Thursday, August 14, 2014

Assumption Day at Assumption Grotto

Click the pic to enlarge

Tomorrow is the big day.  It is the Solemnity of the Assumption of the Blessed Virgin Mary.  Assumption Grotto goes all out making it a day of prayer.  There was a beautiful article in, "The Michigan Catholic".

The poster above, made by a parishioner, shows Archbishop Vigneron on 2009, singing to the Blessed Virgin Mary after the candlelight procession.  He celebrated the Mass that year - his first as Archbishop of Detroit. Just so no one misunderstands, His Excellency will not be with us this year, to the best of my knowledge.

Unlike past years, I will not be taking photos this year.  My camera broke on Friday.  Aside from that, I was feeling like it was time to just bring myself.  I've never had a chance simply to devote myself entirely to prayer and worship on this solemnity.  So, tomorrow, I will do just that.

The highlight of the day is the big 7:00 PM Mass and candlelight procession. Dress warm!

There is a spaghetti dinner which ends at 5:30.  It's a good idea to get there before then.  Parking can be a challenge.  Don't get there at 6:30 and expect a parking spot.  There is shuttle service going all day to and from St. Veronica's which is just about 2 miles away, in Eastpointe.  See map here.

Most Masses will be down by the grotto.  There are wheel chairs to assist those who cannot walk that far.  

The evening Mass will be in the Extraordinary Form.  I believe Fr. Perrone is the celebrant and if it is like past years, it will be a Solemn High Mass, with choir and a small orchestra. Usually, the Noon is also in EF.  I'm not sure about the 9:30 a.m. Mass.  The 6:30 a.m. Mass is the usually in English and has no music.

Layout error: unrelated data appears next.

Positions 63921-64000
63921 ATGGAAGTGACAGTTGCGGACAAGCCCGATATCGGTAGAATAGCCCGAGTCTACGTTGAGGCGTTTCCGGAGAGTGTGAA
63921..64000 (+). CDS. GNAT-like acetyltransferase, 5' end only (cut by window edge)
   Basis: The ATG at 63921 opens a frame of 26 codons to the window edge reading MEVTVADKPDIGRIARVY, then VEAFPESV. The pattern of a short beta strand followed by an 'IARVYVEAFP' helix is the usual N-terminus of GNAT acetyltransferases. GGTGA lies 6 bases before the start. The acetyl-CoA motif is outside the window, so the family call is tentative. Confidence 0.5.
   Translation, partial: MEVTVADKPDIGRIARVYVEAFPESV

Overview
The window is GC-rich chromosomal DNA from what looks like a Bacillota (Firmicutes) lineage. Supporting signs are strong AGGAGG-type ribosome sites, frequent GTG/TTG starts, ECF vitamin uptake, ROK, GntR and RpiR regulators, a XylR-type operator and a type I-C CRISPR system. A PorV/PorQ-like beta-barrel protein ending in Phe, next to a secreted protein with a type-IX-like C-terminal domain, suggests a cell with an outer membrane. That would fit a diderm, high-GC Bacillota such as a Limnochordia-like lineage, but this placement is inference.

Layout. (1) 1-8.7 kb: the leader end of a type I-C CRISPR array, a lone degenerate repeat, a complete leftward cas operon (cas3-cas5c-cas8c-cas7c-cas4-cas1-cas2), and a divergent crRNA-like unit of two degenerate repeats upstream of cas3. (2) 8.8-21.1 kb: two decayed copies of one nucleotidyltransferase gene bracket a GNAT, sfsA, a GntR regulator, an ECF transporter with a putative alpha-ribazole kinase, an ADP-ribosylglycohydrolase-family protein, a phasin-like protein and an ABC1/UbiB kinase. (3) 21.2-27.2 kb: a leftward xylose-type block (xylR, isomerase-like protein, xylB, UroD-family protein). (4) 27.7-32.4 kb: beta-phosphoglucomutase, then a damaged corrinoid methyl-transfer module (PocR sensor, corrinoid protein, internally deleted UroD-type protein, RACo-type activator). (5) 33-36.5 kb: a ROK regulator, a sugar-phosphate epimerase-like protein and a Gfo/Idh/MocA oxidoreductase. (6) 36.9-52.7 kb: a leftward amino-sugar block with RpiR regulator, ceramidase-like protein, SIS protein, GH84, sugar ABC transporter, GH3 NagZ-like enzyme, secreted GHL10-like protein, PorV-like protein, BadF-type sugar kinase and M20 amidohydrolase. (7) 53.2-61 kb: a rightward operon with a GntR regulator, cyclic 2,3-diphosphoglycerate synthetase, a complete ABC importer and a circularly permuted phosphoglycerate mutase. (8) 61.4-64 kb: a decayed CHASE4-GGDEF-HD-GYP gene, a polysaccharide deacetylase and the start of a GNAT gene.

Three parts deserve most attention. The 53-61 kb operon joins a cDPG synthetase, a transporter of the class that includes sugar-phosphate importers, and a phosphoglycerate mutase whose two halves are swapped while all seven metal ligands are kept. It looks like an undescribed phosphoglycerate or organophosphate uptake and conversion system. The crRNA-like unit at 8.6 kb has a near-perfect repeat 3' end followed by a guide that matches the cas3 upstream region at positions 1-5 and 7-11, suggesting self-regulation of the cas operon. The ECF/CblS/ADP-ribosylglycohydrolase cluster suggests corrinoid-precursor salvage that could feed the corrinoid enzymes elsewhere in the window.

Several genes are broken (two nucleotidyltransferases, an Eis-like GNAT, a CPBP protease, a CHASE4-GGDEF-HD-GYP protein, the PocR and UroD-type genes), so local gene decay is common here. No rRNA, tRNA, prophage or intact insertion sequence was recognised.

You will find more concise schedules posted around the parish.

A note about anointing advertised in the poster.  The Sacrament of Anointing is not indiscriminately given.  The priests usually explain who may be anointed.  As with any Sacrament, souls must be predisposed for it.   Therefore, private, Sacramental Confession is available in the parish church before hand (the anointing takes place down by the grotto).

Someone once asked me about this kind of communal anointing. From the catechism:

1517 Like all the sacraments the Anointing of the Sick is a liturgical and communal celebration,132 whether it takes place in the family home, a hospital or church, for a single sick person or a whole group of sick persons. It is very fitting to celebrate it within the Eucharist, the memorial of the Lord's Passover. If circumstances suggest it, the celebration of the sacrament can be preceded by the sacrament of Penance and followed by the sacrament of the Eucharist. As the sacrament of Christ's Passover the Eucharist should always be the last sacrament of the earthly journey, the "viaticum" for "passing over" to eternal life.
I've seen the priests sometimes have a brief discussion beforehand with someone who seeks it and is not in advanced age or visibly ill.  It is not like what I recall when, after Mass, a priest went up and down the aisles anointing anyone and everyone who stepped forward.  If in doubt, ask a priest in advance. Here is a video of the anointing some years ago, and the Benediction with the Blessed Sacrament that followed.


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